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C. M. Wilcox (search for this): chapter 9
Heth's divisions, the latter under Pettigrew, (Heth having been wounded two days before). Behind Pickett's right marched Wilcox's brigade, and Pettigrew's support consisted of Lane's and Scales', brigadiers under General Trimble. This force moved tthat campaign on our side, are Lieutenant-Generals Longstreet, Hood, Anderson and Early, and Major-Generals McLaws, Heth, Wilcox and Trimble; General Pendleton, chief of artillery; Generals Kemper, Lane and Scales; and Colonels Taylor, Marshall and Vng foolish in Pickett's attack had it been executed as designed. Pickett carried the works before him. Had Pettigrew and Wilcox moved with him, and Hill and Ewell vigorously seconded this onset, General Lee never doubted that the Federal army would l E. P. Alexander, chief of artillery of Longstreet's corps; General A. L. Long, chief of artillery of Ewell's corps; General Wilcox, of Hill's corps; General Heth, of Hill's corps; and others who were in position to know, and who give their personal
W. W. White (search for this): chapter 9
to the west side of the Blue Ridge, crossed also, and moving rapidly to General Lee's front, have placed himself at once in direct communication with him. His bold activity would have developed the enemy's position, which, General Lee being no longer in ignorance of, could then have made his plans accordingly. In that event the battle would not in all probability have taken place at Gettysburg. In justice to Stuart, it may be said that he had calculated upon the brigade of Jenkins and White's batallion of cavalry, which accompanied Generals Ewell and Early, and Jones' and Robertson's brigades, which were left to guard the passes of the Blue Ridge, and were to rejoin General Lee as soon as the enemy crossed the river, to do all that was necessary. The brigade of General Jenkins, Stuart estimated at 3,800 troopers when leaving Virginia, and, referring to the complaint of the Commanding-General of a want of cavalry upon that occasion, says: Properly handled such a command should
Washington (search for this): chapter 9
ur trains. Look at the map of the country, if you have one, and recollect that we were on the north and west of Meade's position, which was really between us and Washington. In order to get near enough to Meade's line of communications, with Washington to threaten it, we would have had to make a wide circuit, while he had the inner and shorter line. If we had undertaken to get between him and Washington, he could have retired to Westminster, from whence there was a railroad to Baltimore, or Washington, he could have retired to Westminster, from whence there was a railroad to Baltimore, or to some point on the Northern Central railroad, and have run into Washington by rail before we could have gotten half way there, if he had desired to do so. Or, taking a bolder course, he might have moved down by the way of Ernmettsbnrg to Frederick, Md., where he would have been joined by 10,000 men under French,. taken possession of the passes of South mountain, and thus been on the line of our communications. If we had moved on Washington, we would have been followed on our heels, and while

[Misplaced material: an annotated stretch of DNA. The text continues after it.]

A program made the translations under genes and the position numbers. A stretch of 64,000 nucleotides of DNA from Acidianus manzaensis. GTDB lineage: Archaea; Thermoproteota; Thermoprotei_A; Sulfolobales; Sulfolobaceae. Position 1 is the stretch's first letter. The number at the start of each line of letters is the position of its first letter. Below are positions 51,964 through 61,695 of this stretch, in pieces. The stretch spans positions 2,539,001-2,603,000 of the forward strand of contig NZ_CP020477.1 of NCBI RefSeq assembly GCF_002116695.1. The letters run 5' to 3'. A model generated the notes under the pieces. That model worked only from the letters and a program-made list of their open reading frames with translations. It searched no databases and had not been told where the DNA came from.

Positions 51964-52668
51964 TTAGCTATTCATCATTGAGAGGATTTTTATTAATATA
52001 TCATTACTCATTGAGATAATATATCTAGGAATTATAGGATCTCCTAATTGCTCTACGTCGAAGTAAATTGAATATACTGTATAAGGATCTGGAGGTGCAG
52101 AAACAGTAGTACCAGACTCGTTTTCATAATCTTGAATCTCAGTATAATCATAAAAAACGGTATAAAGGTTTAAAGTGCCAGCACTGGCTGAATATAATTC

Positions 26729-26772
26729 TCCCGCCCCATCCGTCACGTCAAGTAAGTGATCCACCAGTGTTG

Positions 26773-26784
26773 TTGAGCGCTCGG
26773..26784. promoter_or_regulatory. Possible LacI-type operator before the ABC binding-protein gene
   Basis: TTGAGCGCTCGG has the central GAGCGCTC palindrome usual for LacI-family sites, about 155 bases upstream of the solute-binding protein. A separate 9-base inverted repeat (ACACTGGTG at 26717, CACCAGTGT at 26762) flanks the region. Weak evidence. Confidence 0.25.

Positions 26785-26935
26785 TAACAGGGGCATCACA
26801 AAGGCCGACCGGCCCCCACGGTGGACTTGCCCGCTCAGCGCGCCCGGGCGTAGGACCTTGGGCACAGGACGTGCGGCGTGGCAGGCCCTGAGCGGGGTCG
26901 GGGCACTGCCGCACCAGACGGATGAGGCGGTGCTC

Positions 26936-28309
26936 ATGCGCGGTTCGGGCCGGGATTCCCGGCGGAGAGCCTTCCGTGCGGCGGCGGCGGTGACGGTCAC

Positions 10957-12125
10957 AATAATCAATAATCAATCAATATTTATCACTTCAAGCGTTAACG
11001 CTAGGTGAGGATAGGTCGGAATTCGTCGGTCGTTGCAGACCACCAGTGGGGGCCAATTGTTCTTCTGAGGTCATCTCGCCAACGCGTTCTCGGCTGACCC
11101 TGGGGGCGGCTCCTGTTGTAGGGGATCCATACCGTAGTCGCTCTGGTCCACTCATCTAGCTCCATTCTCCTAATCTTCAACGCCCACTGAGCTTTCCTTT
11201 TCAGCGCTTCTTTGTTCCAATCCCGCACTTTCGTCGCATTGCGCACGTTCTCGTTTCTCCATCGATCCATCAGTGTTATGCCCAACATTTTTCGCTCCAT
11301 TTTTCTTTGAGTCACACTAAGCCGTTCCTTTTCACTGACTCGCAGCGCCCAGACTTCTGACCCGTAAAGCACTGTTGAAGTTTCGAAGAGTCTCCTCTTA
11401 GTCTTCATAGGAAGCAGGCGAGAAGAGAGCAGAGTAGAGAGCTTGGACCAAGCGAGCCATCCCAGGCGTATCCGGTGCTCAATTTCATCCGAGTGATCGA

J. A. Walker (search for this): chapter 9
g Hill's headquarters, every thing exhibited. signs of preparation for action. General Lee directed me to assist Colonel Walker in disposing of the artillery of Ilill's corps, and afterward to examine and correct, if necessary, the position of tsed to his right, leaving much of his center and almost his entire left unoccupied. When calling the attention of Colonel Walker to the importance of occupying a ridge springing obliquely from the right of Hill's position, and extending in a direct line towards Round Top mountain, General Pendleton offered his services to Walker; and I proceeded to our left, more than a mile, on the opposite side of Gettysburg. As I examined the position of the artillery on the left, I momentarily expected skirts of Gettysburg, and accompanied him through the town and along Hill's line. On arriving at the point where I left Walker a few hours before, the ridge to which his attention had been called in the morning was still unoccupied; but as this gro
Charles S. Venable (search for this): chapter 9
ettysburg, based upon conversations with other officers, including the Commanding-General himself, and the perusal of official reports and histories of both sides. Among the soldiers now living, and who are accessible, and who know most about that campaign on our side, are Lieutenant-Generals Longstreet, Hood, Anderson and Early, and Major-Generals McLaws, Heth, Wilcox and Trimble; General Pendleton, chief of artillery; Generals Kemper, Lane and Scales; and Colonels Taylor, Marshall and Venable, of General Lee's staff Were I writing history, I should like to have the opinions of these officers upon this subject, from which, with the official reports in my possession, I would of course draw and write my own conclusions. Very respectfully, your obedient servant, Fitzhugh Lee. Letter from Colonel William Allan, of Ewell's staff. McDoNOUGH School, Owings' Mill, Baltimore county, Md., April 26th, 1877. Rev. J. W. Jones, D. D. My dear Sir: The questions asked in the